Enthoven: Lighting controls rebates have remained remarkably consistent over the years. The rebates still cover a very significant portion of the cost of controls and, along with the energy savings, make it a great opportunity to sell to customers. Most commercial lighting rebate programs provide incentives for controls.

DiLouie: Is there anything significant to report about incentives other than product rebates, such as demand response, rebates based on kWh and kW reductions, etc.?

Enthoven: Demand response and other such programs vary greatly by area and year. We haven’t noticed anything notable about these programs this year.

DiLouie: What are the obstacles to obtaining rebates, and how can lighting professionals overcome them?

Enthoven: Probably the biggest obstacle that prevents customers from getting rebates is not pursuing pre-approval prior to installation. A lot of people will install their new lighting and then try to file for rebates, but in reality most rebate programs have a pre-approval requirement where you must file paperwork before installation in order to get money.

Another obstacle many people face is not using the right products. Most programs have requirements that products must meet in order to qualify for rebates. For example, if a customer used a non-Energy Star listed LED lamp, they would be automatically excluded from 94% of the prescriptive rebate programs currently available. Other solutions may need to be on the DLC or CEE approved lists. For lighting controls, they may specify number of fixtures or watts controlled in order to qualify for rebates.

Also, if you don’t fill out the application paperwork properly, you may get stuck in a very time consuming, administrative application process where many people eventually give up out of frustration.

DiLouie: What are the top three things lighting professionals need to know about when helping their customers capture rebates?

Enthoven: When suggesting products to customers, make sure they meet the requirements of the rebate programs. Just because a spec sheet says a product is Energy Star or DLC listed, it is not always true. The exact product must be actively listed on the EnergyStar or DLC website.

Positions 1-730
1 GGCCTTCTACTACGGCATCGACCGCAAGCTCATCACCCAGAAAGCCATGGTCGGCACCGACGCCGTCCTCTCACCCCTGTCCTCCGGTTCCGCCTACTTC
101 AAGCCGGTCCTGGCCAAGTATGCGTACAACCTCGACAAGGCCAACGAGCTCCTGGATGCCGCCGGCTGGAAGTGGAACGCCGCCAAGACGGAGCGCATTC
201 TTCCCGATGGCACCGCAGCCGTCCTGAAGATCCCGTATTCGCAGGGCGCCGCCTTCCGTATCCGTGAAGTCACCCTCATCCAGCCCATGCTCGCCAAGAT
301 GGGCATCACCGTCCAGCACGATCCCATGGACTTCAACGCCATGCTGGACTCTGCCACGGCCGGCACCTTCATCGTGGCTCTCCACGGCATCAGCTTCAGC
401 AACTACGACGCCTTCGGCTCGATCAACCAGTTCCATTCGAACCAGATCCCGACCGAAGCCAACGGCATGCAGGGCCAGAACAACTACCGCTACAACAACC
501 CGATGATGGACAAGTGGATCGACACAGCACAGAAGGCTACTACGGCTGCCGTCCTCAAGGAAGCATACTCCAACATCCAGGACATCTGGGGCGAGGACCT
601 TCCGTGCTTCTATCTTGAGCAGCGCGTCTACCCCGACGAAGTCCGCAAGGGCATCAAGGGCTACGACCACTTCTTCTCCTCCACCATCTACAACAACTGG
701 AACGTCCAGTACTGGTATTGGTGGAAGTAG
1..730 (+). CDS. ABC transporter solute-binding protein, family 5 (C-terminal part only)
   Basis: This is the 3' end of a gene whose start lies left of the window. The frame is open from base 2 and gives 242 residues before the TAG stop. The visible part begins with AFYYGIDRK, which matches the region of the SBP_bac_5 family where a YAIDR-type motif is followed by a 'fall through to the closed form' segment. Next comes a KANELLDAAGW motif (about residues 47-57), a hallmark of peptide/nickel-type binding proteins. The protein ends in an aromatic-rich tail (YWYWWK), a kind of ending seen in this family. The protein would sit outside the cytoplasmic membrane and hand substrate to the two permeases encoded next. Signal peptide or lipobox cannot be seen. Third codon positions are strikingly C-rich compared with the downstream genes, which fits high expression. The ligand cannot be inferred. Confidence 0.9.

Pre-approval is needed in about 80% of programs. If a customer removes the old lighting before pre-approval is received, they will miss out on that rebate.

Rebate programs receive thousands of applications a year. Be prepared for a lot of follow up to make sure your application makes it through.

Rebate programs can change or run out of funding at any moment. Make sure you check them frequently so you don’t overpromise rebates to your customers.

DiLouie: What is the biggest mistake owners and/or lighting professionals make when trying to gain a rebate? What should they do to avoid it?

Enthoven: The biggest mistake people make when trying to get rebates is not getting pre-approval before ordering or installing the new lighting. People will spend months debating a project and then once they decide to pull the trigger, they forget they need pre-approval. Pre-approval takes 31 days on average and is often required. If the work begins before pre-approval is granted, the rebate is usually forfeited.

DiLouie: What are the major qualifying organizations—such as DLC Qualified Products List, ENERGY STAR, CEE—and the latest requirements? How are they setting the bar for products being installed in retrofits?

Enthoven: Rebate programs often specify 3rd party qualifying organizations to ensure that products meet certain technical requirements. Energy Star, Design Lights Consortium (DLC) and CEE are the biggest, but this year we saw several programs start requiring products to be on the Lighting Facts list as well.

While DLC has recently created a “premium” category for products, right now there are very few programs that require or provide an additional incentive for products in this new category.

DiLouie: If you could tell all lighting professionals only one thing about lighting rebates, what would it be?

Enthoven: Lighting rebates are one of the best sales tools you have to help convince customers to go through with an upgrade. It helps decrease the cost to the custom without reducing your margin. The key is to always focus on the price after the rebate.

DiLouie: Is there anything else you’d like to add about this topic?

Enthoven: Because the rebate process can be so time consuming and complicated, many contractors and distributors work with rebate processers to help get rebates and incentives for their customers. By partnering with these rebate processors, the contractors are able to provide accurate rebate estimates to the customer and have the whole handled with no hassle. We regularly partner with contractors and distributors who want to help their customers offset the project costs with rebates but can’t dedicate the time and resources pursuing rebates for the customer.